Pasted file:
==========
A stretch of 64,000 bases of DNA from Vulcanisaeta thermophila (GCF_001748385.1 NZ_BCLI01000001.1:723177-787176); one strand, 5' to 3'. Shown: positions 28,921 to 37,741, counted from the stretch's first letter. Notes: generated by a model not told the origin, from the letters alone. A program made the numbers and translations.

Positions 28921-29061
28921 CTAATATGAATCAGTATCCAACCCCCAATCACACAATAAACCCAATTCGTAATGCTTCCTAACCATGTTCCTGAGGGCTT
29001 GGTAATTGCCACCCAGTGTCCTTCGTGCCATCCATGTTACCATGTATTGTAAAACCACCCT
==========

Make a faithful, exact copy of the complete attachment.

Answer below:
A stretch of 64,000 bases of DNA from Vulcanisaeta thermophila (GCF_001748385.1 NZ_BCLI01000001.1:723177-787176); one strand, 5' to 3'. Shown: positions 28,921 to 37,741, counted from the stretch's first letter. Notes: generated by a model not told the origin, from the letters alone. A program made the numbers and translations.

Positions 28921-29061
28921 CTAATATGAATCAGTATCCAACCCCCAATCACACAATAAACCCAATTCGTAATGCTTCCTAACCATGTTCCTGAGGGCTT
29001 GGTAATTGCCACCCAGTGTCCTTCGTGCCATCCATGTTACCATGTATTGTAAAACCACCCT